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What is a token? Can it be a game-changer for our economic models ?

We started the journey of this law4tech series in the TiiQu blog by analysing the role of trust in shaping the architecture of the society; then, we moved to explore what is called ‘algorithmic trust’, and new forms of organizations enabled by blockchain, the Decentralized Autonomous Organization (DAO). If we want to understand how interactions happen within the blockchain and the consequent implications of such interactions, it is necessary to dive into the concept of token. Despite that token is an IT concept not related to blockchain, in the blockchain narrative the term token refers to cryptographic tokens, which are essential elements of the network. From a technical point of view, tokens are entries in a database, acting as a vehicle for exchanging data within the blockchain. In the last years, we have been used to hearing about extraordinary profits coming from the trading of blockchain tokens. However, it is important to distinguish the price of a token from its value. While the price of a token, like any other asset, is determined by the market, the value of a token relies on its properties and features. So, what are these properties and features? And how can they impact the token value? In a blockchain, transactions between users can be represented as an exchange of information in the form of digital data; the basic units of this digital data are identified by tokens, which are atomic units containing cryptographically tamper-proof information, stored in users’ wallets and organized with certain IT standards (i.e. ERC-20 standard).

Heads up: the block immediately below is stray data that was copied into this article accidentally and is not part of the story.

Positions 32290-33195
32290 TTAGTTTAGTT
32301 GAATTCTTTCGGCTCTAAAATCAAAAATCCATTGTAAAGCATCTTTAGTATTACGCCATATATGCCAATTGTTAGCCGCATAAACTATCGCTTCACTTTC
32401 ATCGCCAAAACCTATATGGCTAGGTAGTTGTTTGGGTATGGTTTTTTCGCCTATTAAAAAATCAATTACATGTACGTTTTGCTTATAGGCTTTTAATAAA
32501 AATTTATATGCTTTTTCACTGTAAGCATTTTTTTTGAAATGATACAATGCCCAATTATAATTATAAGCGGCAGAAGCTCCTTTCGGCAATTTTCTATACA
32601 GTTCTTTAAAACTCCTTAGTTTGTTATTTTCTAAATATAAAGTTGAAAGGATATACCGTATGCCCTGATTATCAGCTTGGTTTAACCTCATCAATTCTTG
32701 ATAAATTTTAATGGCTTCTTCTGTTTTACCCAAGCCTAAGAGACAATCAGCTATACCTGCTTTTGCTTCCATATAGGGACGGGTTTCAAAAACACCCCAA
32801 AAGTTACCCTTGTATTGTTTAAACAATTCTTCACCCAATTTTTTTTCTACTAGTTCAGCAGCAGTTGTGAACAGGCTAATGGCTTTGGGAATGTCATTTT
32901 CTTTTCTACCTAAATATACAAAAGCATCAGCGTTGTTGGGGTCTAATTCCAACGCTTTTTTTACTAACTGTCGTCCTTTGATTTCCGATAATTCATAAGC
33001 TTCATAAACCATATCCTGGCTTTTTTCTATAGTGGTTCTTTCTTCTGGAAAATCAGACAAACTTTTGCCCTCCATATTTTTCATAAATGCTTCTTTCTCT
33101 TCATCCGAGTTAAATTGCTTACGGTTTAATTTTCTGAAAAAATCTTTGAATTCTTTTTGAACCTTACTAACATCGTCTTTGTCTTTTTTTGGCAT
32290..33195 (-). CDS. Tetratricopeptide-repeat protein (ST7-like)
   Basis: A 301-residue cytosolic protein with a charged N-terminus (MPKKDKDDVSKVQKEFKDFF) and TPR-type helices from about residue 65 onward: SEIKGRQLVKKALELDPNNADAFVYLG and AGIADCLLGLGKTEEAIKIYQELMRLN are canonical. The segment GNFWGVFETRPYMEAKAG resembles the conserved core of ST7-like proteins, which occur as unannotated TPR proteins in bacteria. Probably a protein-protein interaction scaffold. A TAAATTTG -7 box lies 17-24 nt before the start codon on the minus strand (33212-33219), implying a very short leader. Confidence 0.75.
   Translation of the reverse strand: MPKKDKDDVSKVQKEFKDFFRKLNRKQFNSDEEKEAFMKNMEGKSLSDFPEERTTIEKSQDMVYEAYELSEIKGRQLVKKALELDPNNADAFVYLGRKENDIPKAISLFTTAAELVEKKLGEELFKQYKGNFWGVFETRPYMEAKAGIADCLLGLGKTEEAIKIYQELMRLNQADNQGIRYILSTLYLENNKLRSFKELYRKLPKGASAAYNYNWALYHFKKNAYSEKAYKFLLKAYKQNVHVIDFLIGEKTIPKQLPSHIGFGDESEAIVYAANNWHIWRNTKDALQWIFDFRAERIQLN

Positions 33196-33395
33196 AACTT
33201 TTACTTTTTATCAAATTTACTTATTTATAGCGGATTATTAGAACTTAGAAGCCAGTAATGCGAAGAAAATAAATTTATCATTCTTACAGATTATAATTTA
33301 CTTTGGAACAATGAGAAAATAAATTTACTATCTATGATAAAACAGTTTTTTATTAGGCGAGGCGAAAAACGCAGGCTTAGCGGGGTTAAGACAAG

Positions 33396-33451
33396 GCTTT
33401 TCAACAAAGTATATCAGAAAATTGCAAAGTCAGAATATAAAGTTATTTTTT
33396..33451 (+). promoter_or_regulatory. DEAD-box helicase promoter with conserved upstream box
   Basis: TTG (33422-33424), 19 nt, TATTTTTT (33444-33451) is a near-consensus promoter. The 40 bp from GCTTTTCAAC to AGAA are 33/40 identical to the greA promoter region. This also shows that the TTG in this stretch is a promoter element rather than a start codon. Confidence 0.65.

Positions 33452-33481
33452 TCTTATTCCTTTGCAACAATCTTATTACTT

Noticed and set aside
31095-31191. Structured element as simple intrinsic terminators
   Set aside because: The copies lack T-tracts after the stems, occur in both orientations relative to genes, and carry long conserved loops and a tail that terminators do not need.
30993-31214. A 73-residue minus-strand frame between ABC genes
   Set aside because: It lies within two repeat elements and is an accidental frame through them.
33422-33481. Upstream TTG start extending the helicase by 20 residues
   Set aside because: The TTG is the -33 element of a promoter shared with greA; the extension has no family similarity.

The structure and functionality of the token are also encoded in the software protocol, which sets, for example, the rules of issuance or transfer, thus making the token a programmable unit. While in traditional trust-based systems (i.e. traditional legal systems) behaviours against the common interest of the community are subject to a series of sanctions, in the blockchain no authority can control interactions and impose sanctions for malicious behaviours. For this reason, the blockchain protocol embeds the microeconomic level, where the operational rules and the incentive system are hosted, and the macroeconomic level, which contains the monetary policy and interacts with the microeconomic level, thus making the entire system flexible in adapting to changes. This mechanism aims to ensure that the actions of the various actors are oriented towards the collective interest, coordinating the allocation of resources and rights among the participants according to their actions. Therefore, blockchain requires incentive mechanisms and participatory governance among the network to prevent the risk of opportunistic behaviour. The incentive system that is linked to tokens, from the demand-supply to the financing engineering, gives rise to what is defined as token economics (or tokenomics). Tied to behavioural economics, tokenomics approach the flow of tokens from a social perspective with a series of incentives or disincentives, in the form of tokens, for users to adopt or not a certain behaviour. Being DAOs the default scheme for many smart contract protocols, we can see that the synergy between DAOs and tokenomics is growing more and more to create business models based on these flows of tokens. Sectors such as gaming, through the play-to-earn scheme, are among the pioneers in exploiting these opportunities for distributing new products and providing services with tokenomics. Being tokens programmable units, the features that can be designed on tokens give space to multiple applications, and, depending on such features, the token holders can access or enjoy different rights. If we consider tokens to be an asset class, we can outline a kind of token taxonomy based on the token features and properties.

This classification model is bringing regulators around the world to set multiple regulatory frameworks for tokens, with consequent relevant implications from a legal point of view for the token holder and for the token issuer, such as the case of security tokens. The effects of tokenomics are still far from showing all their impact on our economic system. However, tokenomics has already opened a new way to manage a community, access fundraising, or exchange value without intermediaries, thanks to new interaction models, alternatives to those we are used to knowing, but not necessarily in contrast with them.

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